CITY OF GUELPH
The City of Guelph has received final soil testing results for Goldie Mill Park and is set to begin remediation work this summer.
Site testing has confirmed earlier results; that chemicals in the soil are consistent with those typically found based on the site’s former manufacturing activities.
Historically, the Goldie Mill property was used as a sawmill, foundry, cooperage, distillery, piggery and tannery. The west side of Joseph Wolfond Park was used for furniture manufacturing operations.
Remediation work is part of the City’s plan to address soil conditions and sinkholes in the park, which is owned by the Grand River Conservation Authority (GRCA) and managed by the City. A plan will be put in place to protect workers and contractors who may come into contact with the soil.
The City will cap the soil at certain locations within the park to address shallow soil impacts and eliminate potential health risks. In some cases, an asphalt covering will be used (e.g. trail area). In other areas, a geomembrane—a synthetic membrane liner that prevents material getting through—will be laid down with clean soil and mulch added on top.
This work will eliminate both the safety risk from the existing sinkholes and any health risk posed by the current soil conditions. Once the work is done the park will reopen for public use.
Background and testing
Last June, the City, with support from the GRCA, closed a section of the park after environmental testing commissioned by the GRCA revealed chemicals in the soil may pose health risks. Since then, both the City and GRCA have conducted environmental tests to better understand potential risks at the site and to determine if any actions were needed to address them.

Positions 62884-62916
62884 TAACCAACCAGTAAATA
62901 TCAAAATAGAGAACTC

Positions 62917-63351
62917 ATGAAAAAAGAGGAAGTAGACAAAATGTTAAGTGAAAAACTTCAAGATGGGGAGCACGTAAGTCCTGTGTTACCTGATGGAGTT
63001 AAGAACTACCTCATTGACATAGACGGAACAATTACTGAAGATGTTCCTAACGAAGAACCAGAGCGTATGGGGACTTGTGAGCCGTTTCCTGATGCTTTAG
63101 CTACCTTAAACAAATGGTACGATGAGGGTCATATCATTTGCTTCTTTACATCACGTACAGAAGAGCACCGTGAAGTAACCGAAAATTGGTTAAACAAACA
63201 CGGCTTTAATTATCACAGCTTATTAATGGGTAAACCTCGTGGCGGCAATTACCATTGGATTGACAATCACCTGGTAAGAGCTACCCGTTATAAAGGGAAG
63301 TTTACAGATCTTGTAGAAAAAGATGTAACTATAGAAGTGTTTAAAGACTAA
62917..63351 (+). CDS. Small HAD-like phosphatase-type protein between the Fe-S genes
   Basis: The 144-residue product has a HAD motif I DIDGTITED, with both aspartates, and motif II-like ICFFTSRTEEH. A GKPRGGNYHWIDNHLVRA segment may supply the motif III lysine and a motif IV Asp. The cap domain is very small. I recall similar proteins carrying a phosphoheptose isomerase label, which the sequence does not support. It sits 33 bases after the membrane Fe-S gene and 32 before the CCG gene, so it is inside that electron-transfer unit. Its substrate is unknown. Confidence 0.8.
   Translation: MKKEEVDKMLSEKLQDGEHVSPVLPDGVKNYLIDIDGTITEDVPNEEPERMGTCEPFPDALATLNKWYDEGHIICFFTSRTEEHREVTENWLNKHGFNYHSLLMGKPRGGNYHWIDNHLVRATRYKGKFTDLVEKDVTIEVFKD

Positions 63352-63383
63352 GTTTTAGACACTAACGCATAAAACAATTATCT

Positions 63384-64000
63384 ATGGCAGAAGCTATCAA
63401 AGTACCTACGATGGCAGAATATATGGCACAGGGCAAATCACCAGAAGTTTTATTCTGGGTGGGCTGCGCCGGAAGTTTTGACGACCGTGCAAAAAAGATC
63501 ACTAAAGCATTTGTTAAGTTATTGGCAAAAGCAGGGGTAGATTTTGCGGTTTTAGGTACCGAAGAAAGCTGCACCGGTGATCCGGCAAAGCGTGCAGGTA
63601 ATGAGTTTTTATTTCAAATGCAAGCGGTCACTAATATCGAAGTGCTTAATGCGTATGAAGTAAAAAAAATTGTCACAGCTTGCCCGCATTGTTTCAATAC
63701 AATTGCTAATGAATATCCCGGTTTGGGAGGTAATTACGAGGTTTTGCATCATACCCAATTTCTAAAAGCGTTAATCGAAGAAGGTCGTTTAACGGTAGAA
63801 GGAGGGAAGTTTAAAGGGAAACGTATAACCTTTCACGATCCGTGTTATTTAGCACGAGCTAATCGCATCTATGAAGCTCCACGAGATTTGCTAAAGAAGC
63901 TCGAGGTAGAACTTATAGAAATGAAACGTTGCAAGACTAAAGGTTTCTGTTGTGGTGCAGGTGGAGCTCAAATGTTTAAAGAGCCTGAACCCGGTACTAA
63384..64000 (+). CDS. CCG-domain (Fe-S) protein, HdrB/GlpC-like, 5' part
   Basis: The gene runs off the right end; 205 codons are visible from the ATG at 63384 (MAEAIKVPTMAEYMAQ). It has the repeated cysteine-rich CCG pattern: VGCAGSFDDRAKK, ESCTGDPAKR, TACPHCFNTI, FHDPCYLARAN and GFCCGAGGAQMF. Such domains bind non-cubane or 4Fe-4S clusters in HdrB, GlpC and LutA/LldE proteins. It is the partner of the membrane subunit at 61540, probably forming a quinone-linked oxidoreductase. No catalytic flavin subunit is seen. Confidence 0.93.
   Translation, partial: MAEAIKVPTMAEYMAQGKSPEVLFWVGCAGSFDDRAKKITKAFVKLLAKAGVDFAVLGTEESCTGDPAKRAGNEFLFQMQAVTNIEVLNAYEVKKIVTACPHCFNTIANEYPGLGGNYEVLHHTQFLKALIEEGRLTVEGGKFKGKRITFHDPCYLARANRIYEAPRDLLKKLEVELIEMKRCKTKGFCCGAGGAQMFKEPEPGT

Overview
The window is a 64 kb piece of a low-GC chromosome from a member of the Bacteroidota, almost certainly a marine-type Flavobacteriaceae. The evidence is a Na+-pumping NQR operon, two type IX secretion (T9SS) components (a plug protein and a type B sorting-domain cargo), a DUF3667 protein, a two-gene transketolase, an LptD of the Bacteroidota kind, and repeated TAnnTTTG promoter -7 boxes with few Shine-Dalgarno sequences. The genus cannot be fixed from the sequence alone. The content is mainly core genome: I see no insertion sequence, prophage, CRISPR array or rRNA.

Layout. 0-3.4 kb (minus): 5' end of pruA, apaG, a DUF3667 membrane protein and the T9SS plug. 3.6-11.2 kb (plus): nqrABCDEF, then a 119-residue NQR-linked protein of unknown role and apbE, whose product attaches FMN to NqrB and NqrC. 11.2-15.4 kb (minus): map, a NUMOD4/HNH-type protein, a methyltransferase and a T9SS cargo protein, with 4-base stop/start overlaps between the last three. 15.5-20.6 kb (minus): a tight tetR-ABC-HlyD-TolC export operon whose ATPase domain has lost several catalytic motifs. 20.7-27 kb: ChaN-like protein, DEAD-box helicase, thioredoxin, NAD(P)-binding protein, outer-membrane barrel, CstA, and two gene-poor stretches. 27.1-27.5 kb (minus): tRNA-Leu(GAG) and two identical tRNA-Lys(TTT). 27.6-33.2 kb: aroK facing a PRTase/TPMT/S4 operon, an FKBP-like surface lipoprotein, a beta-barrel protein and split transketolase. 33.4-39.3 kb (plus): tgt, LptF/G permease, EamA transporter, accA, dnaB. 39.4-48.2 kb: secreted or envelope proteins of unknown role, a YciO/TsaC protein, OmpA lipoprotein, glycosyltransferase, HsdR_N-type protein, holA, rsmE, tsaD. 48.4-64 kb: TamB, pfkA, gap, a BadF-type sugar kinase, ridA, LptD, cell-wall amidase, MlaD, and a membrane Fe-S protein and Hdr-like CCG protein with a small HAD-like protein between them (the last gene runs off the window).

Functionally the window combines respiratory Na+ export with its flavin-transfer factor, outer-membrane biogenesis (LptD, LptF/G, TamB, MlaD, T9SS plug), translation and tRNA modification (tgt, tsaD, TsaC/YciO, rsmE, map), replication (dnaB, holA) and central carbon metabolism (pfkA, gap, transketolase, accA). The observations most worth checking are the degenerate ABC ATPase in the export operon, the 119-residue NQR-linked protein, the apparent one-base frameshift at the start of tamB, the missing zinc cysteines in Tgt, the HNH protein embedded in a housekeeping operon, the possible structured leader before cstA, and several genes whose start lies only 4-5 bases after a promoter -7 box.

Most chemical impacts were found more than 0.76 metres below the surface. However, impacts were also identified in shallower soils. There were no impacts identified in groundwater.
To ensure the public’s health and safety, the site will remain closed during the remediation work, which includes backfilling the sinkholes.
The City expects to reopen the park in late summer or early fall 2018 and will resume bookings of the site, popular for weddings, for 2019.
The additional environmental testing cost the City about $35,000 and the GRCA about $28,000. The cost to address the soil condition and sinkholes is estimated to be $450,000.
For more information or to access environmental testing reports to date, visit guelph.ca/goldiemillpark.
About Goldie Mill Park
Goldie Mill Park, including the ruins, is owned by the GRCA and the City manages its maintenance and programming, including renting the ruins for events.